The process for purification of a person or vessel generally involves immersion in a mikve. Once a person has immersed, s/he no longer contaminates non-sanctified food (chullin) and may also eat maser sheini (the second tithe). However, s/he must wait for nightfall (ha’arev shemesh) in order to touch teruma or kodshim. During the interval between immersion and nightfall, the person is known as a t’vul yom (immersed in the day) and can make teruma or kodshim into a shlishi by touching it.
If a person is required to offer a korban as part of his/her purification process, that is offered on the day following immersion. Between nightfall after the mikve and the sacrifice, the person is known as mechusar kippurim (lacking [complete] atonement), and will make kodesh into a revii if it is touched.
Structure of the Masechta
|2a-11b||Basic obligation to be oleh regel
The holiday korbanot
Esoteric areas of the Torah which are explained by the Rabbis
|11b-20b||Matters which may not be taught in public
How korbanot are offered on the holiday
The differences in the laws of tuma and tahara as they apply to non-sanctified items, teruma, and items from the Bet HaMikdash
|20b-27a||The higher standard for sanctified items beyond teruma
The leniencies applied to tuma and tahara in Jerusalem, especially during chagim
|From the Mussaf Amida:|
אֱלהֵינוּ וֵאלהֵי אֲבותֵינוּ…מֶלֶךְ רַחֲמָן רַחֵם עָלֵינוּ. טוב וּמֵטִיב הִדָּרֶשׁ לָנוּ. שׁוּבָה אֵלֵינוּ בַּהֲמון רַחֲמֶיךָ. בִּגְלַל אָבות שֶׁעָשוּ רְצונֶךָ. בְּנֵה בֵיתְךָ כְּבַתְּחִלָּה וְכונֵן מִקְדָּשְׁךָ עַל מְכונו. וְהַרְאֵנוּ בְּבִנְיָנו וְשמְּחֵנוּ בְּתִקּוּנו. וְהָשֵׁב כּהֲנִים לַעֲבודָתָם וּלְוִיִּם לְשִׁירָם וּלְזִמְרָם. וְהָשֵׁב יִשרָאֵל לִנְוֵיהֶם. וְשָׁם נַעֲלֶה וְנֵרָאֶה וְנִשְׁתַּחֲוֶה לְפָנֶיךָ בְּשָׁלשׁ פַּעֲמֵי רְגָלֵינוּ כַּכָּתוּב בְּתורָתֶךָ. שָׁלשׁ פְּעָמִים בַּשָּׁנָה יֵרָאֶה כָל זְכוּרְךָ אֶת פְּנֵי ה’ אֱלהֶיךָ בַּמָּקום אֲשֶׁר יִבְחָר. בְּחַג הַמַּצּות. וּבְחַג הַשָּׁבֻעות. וּבְחַג הַסֻּכּות. וְלא יֵרָאֶה אֶת פְּנֵי ה’ רֵיקָם. אִישׁ כְּמַתְּנַת יָדו כְּבִרְכַּת ה’ אֱלהֶיךָ אֲשֶׁר נָתַן לָךְ:
|Our God and God of our ancestors, O Merciful King, have mercy on us; O good and beneficent One, be accessible to us; return to us in Your abundant mercy, for the sake of the forefathers who did Your will. Rebuild Your House as it was originally, and establish Your Sanctuary on its predestined site. Show us its rebuilding and gladden us in its perfection. Restore the kohanim to their service, and the leviim to their song and music, and restore all of Israel to their homes. And there we will ascend and appear and bow down before You, during our three pilgrimage festivals, as is written in Your Torah: “Three times a year shall all your males appear before Hashem, your God, in the place that He will choose – on the holiday of the matzot, and on the holiday of Shavuot, and on the holiday of Sukkot – and they shall not appear before God empty-handed. Each one according to the gift of his hand, according to the blessing of Hashem, your God, that He has given you.”|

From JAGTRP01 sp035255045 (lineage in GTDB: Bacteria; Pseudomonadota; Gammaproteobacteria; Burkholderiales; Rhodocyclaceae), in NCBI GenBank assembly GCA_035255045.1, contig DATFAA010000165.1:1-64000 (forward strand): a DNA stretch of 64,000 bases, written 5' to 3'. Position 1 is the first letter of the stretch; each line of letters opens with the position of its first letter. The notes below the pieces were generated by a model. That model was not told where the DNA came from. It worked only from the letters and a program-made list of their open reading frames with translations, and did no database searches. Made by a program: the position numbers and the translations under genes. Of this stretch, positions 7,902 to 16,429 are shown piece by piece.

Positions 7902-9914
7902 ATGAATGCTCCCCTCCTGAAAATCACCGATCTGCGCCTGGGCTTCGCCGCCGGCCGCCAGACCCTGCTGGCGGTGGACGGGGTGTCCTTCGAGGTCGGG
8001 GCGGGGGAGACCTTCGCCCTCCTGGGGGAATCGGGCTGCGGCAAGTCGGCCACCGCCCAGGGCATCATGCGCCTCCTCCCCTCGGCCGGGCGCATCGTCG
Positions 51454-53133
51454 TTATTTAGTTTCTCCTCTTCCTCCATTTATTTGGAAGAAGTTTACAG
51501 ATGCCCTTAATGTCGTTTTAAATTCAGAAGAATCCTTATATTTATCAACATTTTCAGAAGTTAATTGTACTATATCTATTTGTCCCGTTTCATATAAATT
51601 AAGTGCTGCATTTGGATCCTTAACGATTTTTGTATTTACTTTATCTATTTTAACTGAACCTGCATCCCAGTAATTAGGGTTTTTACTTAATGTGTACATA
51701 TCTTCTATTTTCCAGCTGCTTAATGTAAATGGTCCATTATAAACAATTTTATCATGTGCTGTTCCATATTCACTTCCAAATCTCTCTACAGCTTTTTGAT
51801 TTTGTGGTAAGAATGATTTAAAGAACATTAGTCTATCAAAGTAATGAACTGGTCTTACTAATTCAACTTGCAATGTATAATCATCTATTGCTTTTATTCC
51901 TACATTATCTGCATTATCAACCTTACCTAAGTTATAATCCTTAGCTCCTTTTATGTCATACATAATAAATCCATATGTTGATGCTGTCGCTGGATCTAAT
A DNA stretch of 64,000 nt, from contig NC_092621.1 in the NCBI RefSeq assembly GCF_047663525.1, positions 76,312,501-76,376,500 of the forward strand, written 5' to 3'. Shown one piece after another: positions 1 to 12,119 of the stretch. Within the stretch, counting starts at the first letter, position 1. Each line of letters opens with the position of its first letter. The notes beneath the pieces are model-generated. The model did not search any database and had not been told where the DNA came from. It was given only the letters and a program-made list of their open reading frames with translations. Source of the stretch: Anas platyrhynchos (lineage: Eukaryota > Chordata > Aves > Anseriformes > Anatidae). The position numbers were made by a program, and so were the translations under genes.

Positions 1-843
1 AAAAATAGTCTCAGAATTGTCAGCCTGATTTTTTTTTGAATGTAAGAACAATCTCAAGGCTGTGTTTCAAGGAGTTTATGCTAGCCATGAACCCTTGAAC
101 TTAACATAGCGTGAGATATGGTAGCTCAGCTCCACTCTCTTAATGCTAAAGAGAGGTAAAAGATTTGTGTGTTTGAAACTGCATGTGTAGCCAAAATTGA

Since Shavuot is only one day, the “compensatory” time period was the full week; this is the source of the custom not to say Tachanun for a week after Shavuot.
 Now that we do not have a Bet HaMikdash, the mitzva of rejoicing is fulfilled by giving pleasure (Pesachim 109a): Men drink wine and eat meat, women wear new clothes and jewelry.
 Their polar opposites, people who were not careful about tuma and tahara even when required, as well as lax in several other areas of halacha, were known as amei ha’aretz. The Rabbis decreed that all amei ha’aretz should be regarded as tamei – but only OUTSIDE the Bet HaMikdash.
 Also a metal utensil which touched the corpse, and the tombstone and stones which support it (golel udofek).
 Literally, “the father of the fathers of tuma”
 There are rabbinic additions to the mode of transmission: beit hapras, a place where non-Jews live, land outside Israel, and a “chain of contact” where several people are holding on to each other and one is touching the corpse.
 Literally, “the father of tuma”
 וְזֶה לָכֶם הַטָּמֵא בַּשֶּׁרֶץ הַשֹּׁרֵץ עַל־הָאָרֶץ הַחֹלֶד וְהָעַכְבָּר וְהַצָּב לְמִינֵהוּ׃ וְהָאֲנָקָה וְהַכֹּחַ וְהַלְּטָאָה וְהַחֹמֶט וְהַתִּנְשָׁמֶת׃
The following shall be unclean for you from among the things that swarm on the earth: the mole, the mouse, and great lizards of every variety; the gecko, the land crocodile, the lizard, the sand lizard, and the chameleon.
 There are additional modes of transmission for a person experiencing some type of discharge: Contact, being moved by them, moving them (even if not in direct contact), lying or sitting on them, leaning or hanging on them or a heavy immoveable stone over them. Also, bodily fluids carry different levels of transmission.
 Literally, “first degree of tuma”
 A metal object that comes in contact with a HUMAN rishon is a rishon.
 Literally, “second degree of tuma”
 Even if it came in contact with a sheini
 Literally, “third degree of tuma”
 So it is known as passul.
 Literally, “fourth degree of tuma”
 Literally, “fifth degree of tuma”
 Raavad holds that all fruit juices are included
 Eaten in Jerusalem; separated on the first, second, fourth and fifth years of the Shemitta cycle.
 Tuma which arises from an “irregularity” in the body – zav, zava, leper and a woman who has given birth.
 Included here because the laws of the holiday korbanot are only alluded to in the Torah, and explained by the Rabbis